# Classes, Accuracy, and Loss in Pixel-wise using Masks

Im trying to train the model using a UNet framework to detect cracks in roads. My images are grayscale between 0-1.0 with shape (batchsize, #classes, image height, image width). My masks are binary with 0 for background(I dont care about) and 1 for the crack sections. My first question is can I get away with using only 1 class or do I need to use 2? I’m not sure exactly how to calculate accuracy. Also I’m a little stuck on getting useful information from the loss and accuracy.

loss_function = nn.NLLLoss(reduction='none')     # reduction of none returns the same size image
optimizer = optim.Adam(model.parameters(), lr=learning_rate)
initial = torch.rand([b_size, image_width, image_height]).to(device)  # b_size might be wrong

def fwd_pass(X, y):
    if train:
        model.zero_grad()       # Clears the gradients
    output = model(X)
    logp = F.log_softmax(output, dim=1)
    loss = loss_function(logp, y)
    # acc = ???
    if train:
    return loss, # acc
1 Like

Hello Ryan!

You’re basically on the right track. Let me make some suggestions
(but, note, you can usually do more-or-less the same thing in a
couple of different ways).

You are working on a binary segmentation problem. (This is a
binary classifier, where you classify individual pixels.) You could
treat this as the two-class case of a general multi-class problem,
but you’re marginally better off treating this as a binary problem.
So don’t explicitly use two classes.

The images you input to your model should have shape
[batchsize, height, width] – no class dimension,
because your input images don’t know anything about class.
The output of your model – which will be one of the inputs to
your loss function – should have the same shape – also no
class dimension (because were implementing this as a binary
problem). Your masks (sometimes called labels or targets) – the
other input to your loss function – should also have the same
shape, again no class dimension (the class information is contained
in the binary values of the mask pixels). And even though (in your
case) binary, your masks should be FloatTensors.

You should use BCEWithLogitsLoss. (NLLLoss is reasonable,
but is for the multi-class problem, and you’re better off going the
pure binary route.) The output of your model should be raw-score
logits that run from -inf to inf, so you shouldn’t pass them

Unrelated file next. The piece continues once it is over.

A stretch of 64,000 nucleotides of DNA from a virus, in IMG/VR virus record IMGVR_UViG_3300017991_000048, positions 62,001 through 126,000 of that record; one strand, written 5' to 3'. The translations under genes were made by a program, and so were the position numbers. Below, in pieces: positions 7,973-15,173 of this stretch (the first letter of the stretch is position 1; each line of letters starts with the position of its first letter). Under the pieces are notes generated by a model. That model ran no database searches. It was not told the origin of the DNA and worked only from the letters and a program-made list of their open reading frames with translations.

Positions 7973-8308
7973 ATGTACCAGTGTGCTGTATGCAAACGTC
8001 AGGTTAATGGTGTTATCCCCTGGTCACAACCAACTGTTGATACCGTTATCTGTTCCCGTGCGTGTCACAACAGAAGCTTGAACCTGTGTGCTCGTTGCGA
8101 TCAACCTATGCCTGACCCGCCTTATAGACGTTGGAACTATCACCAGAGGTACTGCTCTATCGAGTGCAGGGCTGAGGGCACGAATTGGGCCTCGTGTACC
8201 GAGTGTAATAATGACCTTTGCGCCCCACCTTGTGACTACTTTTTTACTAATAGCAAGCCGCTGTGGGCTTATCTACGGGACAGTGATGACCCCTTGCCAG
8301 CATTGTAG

through a non-linearity such as sigmoid().

Conceptually, you convert a prediction logit to a probability – to be
understood as the (predicted) probability of a pixel being in the
“1” (crack) class – by passing it though a sigmoid(). You would
typically convert a prediction probability to a yes-no prediction by
thresholding the probability – p > 0.5 means class-“1”.

Because sigmoid() maps a logit of 0.0 to a probability of 0.5,
you can simply compare your logits (the output of your model)
with a threshold of 0.0. These are your yes-no predictions for
your pixels, and your accuracy is typically taken to be the fraction
of pixels for which these prediction are correct, i.e., are equal to
your mask values.

One last comment: It may be the case that you have many more
“background” pixels than “crack” pixels. If so, you might want to
experiment with using a class weight in your loss function. (Look at
the pos_weight argument to BCEWithLogitsLoss constructor.)
But you should try things first with an unweighted loss function just
to see how well the plain-vanilla approach.


K. Frank

1 Like

I’m having trouble using the input image with shape of (batchsize, image_height, image_width). I’m getting “RuntimeError: Expected 4-dimensional input for 4-dimensional weight 32 1 3 3, but got 3-dimensional input of size [1, 256, 256] instead”. Probably something simple but I cant see it.

I deleted these two lines

image = np.reshape(image, (1, image_height, image_width))
out = output.squeeze(1)

And changed this line

loss = loss_function(out, y)


loss = loss_function(output, y)

This is most of my code.

k_size = 3
pad = 1
class UNetMini(Module):

    def __init__(self):
        super(UNetMini, self).__init__()

        self.block1 = Sequential(
            Conv2d(1, 32, kernel_size=k_size, padding=pad),
            Conv2d(32, 32, kernel_size=k_size, padding=pad),
        self.pool1 = MaxPool2d((2, 2))

        self.block2 = Sequential(
            Conv2d(32, 64, kernel_size=k_size, padding=pad),
            Conv2d(64, 64, kernel_size=k_size, padding=pad),
        self.pool2 = MaxPool2d((2, 2))

        self.block3 = Sequential(
            Conv2d(64, 128, kernel_size=k_size, padding=pad),
            Conv2d(128, 128, kernel_size=k_size, padding=pad),

        self.up1 = UpsamplingNearest2d(scale_factor=2)